182 / ET182
182 070-3 from the CTL
Rail fleet, photographed in Zduńska Wola Karsznice on
182 163-6 (Lotos Kolej), photographed at the same location on
Another picture of the 182 163-6, taken at the same location on April 21, 2009.
This 182 101-6, photographed at the same location on
Another picture of the 182 101-6, taken at the same location on December 17, 2008.
182 115-6, photographed on the same day, is owned by STK and leased to Lotos Kolej.
Another picture of he 182 115-6, taken at the same location on April 6, 2010.
182 108-1, CTL
Rail, photographed near the Poznań Franowo depot on
Back to Karsznice: 182 037-2 displays new CTL Logistics livery and Lotos Kolej logo; February 4, 2009.
182 064-6, owned by STK and leased to Lotos Kolej; Zduńska Wola Karsznice, March 18, 2009. Heraldic arms of Wrocław on the front wall, above service number, is not typical.
182 055-4, CTL, photographed at the Petrovice station in Czech Republic on April 27, 2009.
182 005-9, CTL (old livery version), Zduńska Wola Karsznice, June 1, 2009.
Two more pictures taken on the same occasion: 182 025-7…
…and 182 111-5.
182 002-6, leased to STK, displays its original Czech livery. Zduńska Wola Karsznice, December 21, 2011.
182 026-5, CTL Logistics, photographed in Sędziszów on January 8, 2012.
182 123-0, owned by Koleje Czeskie and leased to Lotos Kolej. Zduńska Wola Karsznice, February 29, 2012.
182-097, DB Schenker Rail Polska (but still in old PTKiGK livery); Sosnowiec Jęzor depot, April 10, 2012.
Another locomotive owned by Koleje Czeskie and leased to Lotos Kolej: 182 164-4 (Škoda 5279/1965), Zduńska Wola Karsznice, June 27, 2012.
Two locomotives from the CTL Logistics fleet, photographed in Koluszki on June 27, 2012: 182 058-8…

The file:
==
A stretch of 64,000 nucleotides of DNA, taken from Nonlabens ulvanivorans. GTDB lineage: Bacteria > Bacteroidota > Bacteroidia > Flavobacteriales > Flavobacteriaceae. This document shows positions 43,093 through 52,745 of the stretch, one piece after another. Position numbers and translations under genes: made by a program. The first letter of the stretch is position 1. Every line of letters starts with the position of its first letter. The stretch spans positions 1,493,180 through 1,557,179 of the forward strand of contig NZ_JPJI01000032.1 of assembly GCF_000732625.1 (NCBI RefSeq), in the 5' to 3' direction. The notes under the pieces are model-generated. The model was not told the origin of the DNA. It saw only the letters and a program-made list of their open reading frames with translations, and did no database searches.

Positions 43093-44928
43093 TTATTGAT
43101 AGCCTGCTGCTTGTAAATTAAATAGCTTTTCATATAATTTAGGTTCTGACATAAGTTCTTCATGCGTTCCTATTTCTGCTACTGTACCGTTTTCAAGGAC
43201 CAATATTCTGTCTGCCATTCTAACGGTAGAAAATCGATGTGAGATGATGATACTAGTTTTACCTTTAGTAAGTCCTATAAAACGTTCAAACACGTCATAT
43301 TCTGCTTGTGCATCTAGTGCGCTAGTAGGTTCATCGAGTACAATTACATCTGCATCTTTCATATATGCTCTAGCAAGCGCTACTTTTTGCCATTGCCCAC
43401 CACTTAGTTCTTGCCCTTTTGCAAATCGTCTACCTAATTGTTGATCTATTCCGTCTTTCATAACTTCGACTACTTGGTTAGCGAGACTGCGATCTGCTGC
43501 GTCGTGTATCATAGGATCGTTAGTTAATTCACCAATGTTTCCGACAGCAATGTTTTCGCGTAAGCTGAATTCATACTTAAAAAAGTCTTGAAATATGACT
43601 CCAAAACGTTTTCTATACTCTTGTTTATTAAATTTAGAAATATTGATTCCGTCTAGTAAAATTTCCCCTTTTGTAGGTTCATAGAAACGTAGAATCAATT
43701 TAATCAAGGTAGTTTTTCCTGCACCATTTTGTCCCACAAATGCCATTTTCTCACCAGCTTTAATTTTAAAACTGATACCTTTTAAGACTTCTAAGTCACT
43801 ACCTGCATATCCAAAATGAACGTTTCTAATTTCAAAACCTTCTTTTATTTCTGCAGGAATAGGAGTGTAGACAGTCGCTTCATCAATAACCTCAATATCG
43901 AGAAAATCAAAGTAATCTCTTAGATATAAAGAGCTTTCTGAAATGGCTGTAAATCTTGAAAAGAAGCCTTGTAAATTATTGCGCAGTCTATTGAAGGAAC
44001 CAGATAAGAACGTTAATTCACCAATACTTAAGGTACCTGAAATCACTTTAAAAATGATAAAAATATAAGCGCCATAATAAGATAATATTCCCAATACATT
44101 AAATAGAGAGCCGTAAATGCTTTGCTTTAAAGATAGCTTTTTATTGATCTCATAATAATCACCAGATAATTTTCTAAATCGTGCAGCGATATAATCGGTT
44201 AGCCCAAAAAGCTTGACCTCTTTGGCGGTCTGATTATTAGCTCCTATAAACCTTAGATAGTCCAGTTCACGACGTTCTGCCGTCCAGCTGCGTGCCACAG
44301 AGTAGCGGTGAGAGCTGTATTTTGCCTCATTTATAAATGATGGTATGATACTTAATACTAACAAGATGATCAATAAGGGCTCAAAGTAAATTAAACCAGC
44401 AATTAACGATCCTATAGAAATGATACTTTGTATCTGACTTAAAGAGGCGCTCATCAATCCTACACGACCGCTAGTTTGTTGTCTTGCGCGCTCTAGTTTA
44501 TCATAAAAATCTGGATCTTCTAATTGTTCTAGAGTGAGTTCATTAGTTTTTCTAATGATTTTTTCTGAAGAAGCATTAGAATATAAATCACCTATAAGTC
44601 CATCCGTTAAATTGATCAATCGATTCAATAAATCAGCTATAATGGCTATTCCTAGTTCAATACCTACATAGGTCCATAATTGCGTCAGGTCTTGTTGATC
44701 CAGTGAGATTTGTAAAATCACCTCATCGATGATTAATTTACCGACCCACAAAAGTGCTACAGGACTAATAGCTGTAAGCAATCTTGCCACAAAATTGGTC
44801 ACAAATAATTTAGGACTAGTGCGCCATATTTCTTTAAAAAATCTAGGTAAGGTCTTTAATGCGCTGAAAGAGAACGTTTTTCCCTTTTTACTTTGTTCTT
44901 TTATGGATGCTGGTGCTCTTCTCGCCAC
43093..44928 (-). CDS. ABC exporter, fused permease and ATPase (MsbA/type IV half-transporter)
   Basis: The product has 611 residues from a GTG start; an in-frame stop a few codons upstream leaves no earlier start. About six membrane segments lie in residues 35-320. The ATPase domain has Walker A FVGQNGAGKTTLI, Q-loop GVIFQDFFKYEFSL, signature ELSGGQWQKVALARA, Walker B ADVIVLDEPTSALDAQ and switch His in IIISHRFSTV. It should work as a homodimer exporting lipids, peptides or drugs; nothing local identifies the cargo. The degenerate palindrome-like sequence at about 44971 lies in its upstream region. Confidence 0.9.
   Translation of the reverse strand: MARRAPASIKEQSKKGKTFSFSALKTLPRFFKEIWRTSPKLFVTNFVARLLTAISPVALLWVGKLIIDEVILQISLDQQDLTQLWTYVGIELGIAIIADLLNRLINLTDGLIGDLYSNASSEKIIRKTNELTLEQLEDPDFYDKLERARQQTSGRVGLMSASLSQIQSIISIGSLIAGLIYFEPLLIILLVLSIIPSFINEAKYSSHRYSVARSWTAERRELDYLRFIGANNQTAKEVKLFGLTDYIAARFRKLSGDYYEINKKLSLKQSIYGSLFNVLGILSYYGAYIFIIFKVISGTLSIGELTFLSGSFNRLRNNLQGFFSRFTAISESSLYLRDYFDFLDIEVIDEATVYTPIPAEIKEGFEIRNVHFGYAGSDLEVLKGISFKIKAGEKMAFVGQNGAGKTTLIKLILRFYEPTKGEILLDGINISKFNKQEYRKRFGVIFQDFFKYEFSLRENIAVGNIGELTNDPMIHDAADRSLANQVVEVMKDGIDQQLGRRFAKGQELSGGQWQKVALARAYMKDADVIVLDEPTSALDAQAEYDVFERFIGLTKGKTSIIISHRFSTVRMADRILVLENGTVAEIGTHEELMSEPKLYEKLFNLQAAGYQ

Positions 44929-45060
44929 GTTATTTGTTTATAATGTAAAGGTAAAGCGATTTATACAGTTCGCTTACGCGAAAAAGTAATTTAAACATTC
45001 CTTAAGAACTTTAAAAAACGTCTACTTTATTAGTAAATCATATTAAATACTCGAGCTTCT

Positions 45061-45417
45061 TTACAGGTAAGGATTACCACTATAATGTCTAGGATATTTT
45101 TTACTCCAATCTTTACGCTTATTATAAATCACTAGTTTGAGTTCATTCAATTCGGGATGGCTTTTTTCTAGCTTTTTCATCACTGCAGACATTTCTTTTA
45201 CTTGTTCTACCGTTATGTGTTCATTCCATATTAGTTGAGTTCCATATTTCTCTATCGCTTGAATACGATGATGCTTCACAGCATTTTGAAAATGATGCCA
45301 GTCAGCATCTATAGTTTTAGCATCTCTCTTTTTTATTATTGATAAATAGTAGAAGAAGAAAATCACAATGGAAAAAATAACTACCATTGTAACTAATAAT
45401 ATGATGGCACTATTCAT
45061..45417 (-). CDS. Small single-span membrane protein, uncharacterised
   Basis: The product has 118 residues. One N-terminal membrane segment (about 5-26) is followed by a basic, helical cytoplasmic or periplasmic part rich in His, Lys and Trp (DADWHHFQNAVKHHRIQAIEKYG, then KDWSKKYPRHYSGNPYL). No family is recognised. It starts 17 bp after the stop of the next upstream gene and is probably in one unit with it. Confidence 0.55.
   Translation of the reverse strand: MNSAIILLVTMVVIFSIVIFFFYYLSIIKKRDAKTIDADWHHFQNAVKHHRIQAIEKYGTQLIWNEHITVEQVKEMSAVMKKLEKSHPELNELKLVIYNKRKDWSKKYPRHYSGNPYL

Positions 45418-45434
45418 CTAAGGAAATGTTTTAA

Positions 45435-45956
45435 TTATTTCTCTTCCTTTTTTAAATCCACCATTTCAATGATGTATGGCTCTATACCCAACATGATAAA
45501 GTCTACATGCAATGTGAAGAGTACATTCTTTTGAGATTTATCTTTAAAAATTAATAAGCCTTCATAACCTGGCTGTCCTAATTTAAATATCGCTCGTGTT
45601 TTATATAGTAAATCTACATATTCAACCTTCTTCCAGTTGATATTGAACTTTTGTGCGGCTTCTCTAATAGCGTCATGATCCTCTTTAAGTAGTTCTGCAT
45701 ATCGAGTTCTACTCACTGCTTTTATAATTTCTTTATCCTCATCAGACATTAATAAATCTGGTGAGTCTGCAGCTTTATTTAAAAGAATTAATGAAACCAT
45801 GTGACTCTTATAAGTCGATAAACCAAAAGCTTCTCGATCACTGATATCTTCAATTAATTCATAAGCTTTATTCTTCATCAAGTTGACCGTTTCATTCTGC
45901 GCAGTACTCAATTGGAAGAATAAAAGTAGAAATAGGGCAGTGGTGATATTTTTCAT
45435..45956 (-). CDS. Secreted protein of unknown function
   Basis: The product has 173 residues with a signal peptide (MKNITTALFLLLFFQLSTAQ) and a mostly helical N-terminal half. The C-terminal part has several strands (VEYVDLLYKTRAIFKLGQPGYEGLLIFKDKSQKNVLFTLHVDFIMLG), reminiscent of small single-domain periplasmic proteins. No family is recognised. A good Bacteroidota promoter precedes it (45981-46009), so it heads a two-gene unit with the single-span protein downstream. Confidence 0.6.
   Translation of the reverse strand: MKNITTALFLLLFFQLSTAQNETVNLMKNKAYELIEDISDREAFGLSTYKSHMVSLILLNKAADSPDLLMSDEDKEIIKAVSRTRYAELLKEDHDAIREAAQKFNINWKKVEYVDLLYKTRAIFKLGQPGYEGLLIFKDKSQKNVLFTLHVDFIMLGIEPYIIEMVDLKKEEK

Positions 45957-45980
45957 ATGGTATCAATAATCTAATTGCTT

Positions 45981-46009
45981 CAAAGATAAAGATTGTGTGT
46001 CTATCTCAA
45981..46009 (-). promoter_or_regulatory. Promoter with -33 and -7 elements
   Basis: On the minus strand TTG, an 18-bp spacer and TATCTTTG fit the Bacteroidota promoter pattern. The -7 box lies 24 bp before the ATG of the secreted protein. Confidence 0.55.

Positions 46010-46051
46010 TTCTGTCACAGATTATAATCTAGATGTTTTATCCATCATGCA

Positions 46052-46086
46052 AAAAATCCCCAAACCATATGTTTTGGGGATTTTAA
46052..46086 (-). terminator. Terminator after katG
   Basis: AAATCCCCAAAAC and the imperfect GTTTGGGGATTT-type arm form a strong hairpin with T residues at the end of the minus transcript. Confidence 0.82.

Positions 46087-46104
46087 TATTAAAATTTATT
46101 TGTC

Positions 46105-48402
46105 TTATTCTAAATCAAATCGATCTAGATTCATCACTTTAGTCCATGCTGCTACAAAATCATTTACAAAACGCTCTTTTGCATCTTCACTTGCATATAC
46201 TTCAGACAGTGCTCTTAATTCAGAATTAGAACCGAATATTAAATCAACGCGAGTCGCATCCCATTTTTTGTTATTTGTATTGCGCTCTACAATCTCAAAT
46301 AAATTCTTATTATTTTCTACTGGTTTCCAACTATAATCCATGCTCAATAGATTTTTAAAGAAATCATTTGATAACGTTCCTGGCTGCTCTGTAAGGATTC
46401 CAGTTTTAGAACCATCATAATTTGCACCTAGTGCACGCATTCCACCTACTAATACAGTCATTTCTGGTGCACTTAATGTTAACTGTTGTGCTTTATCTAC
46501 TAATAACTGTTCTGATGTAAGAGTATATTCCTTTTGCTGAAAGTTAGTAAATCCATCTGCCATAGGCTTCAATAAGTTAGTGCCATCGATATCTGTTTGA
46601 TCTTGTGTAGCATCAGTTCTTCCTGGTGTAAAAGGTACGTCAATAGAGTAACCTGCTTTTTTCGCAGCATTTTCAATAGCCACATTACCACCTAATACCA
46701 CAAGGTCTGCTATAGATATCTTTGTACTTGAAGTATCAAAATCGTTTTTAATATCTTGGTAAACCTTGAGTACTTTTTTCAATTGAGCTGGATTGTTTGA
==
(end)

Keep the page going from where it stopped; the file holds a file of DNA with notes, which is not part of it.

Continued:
…and182 007-5, still displaying the old livery.
The same location and the same operator: 182 055-4, July 25, 2012.
The same location, September 12, 2012. 182 107-3, owned by Koleje Czeskie and leased to Lotos Kolej.
Another photo, taken there two days later: 182 001-8 with the same history.
Karsznice again, December 9, 2012: 182 162-8 from the STK fleet.
Back to Koluszki: 182 120-6, CTL Logistics, September 14, 2012.
Another locomotive from the CTL Logistics fleet: 182 052-1, Zduńska Wola Karsznice, May 23, 2013.
Koluszki again: 182 100-8, probably also operated by CTL Logistics, but with no logo and in old livery; August 21, 2013.
Four pictures taken at the DB Schenker Rail Polska depot in Sosnowiec Jęzor on March 3, 2014: 182-153…
…and E182-028. Two different liveries (inherited from former sand railways) and two designation systems.
First post-war six-axle electric locomotives, built in quantity in Czechoslovakia (Škoda factory type 31E, ČSD class E 669.1, later re-classed 181), had somehow unsatisfactory running characteristics and were characterized by considerable impact on track while negotiating curves. An attempt to eradicate or at least alleviate these shortcomings was undertaken in their direct development, which appeared in 1963. This locomotive (Škoda factory type 59E) was classed E 669.2 and later re-classed 182. Until 1965, 168 examples were built for ČSD.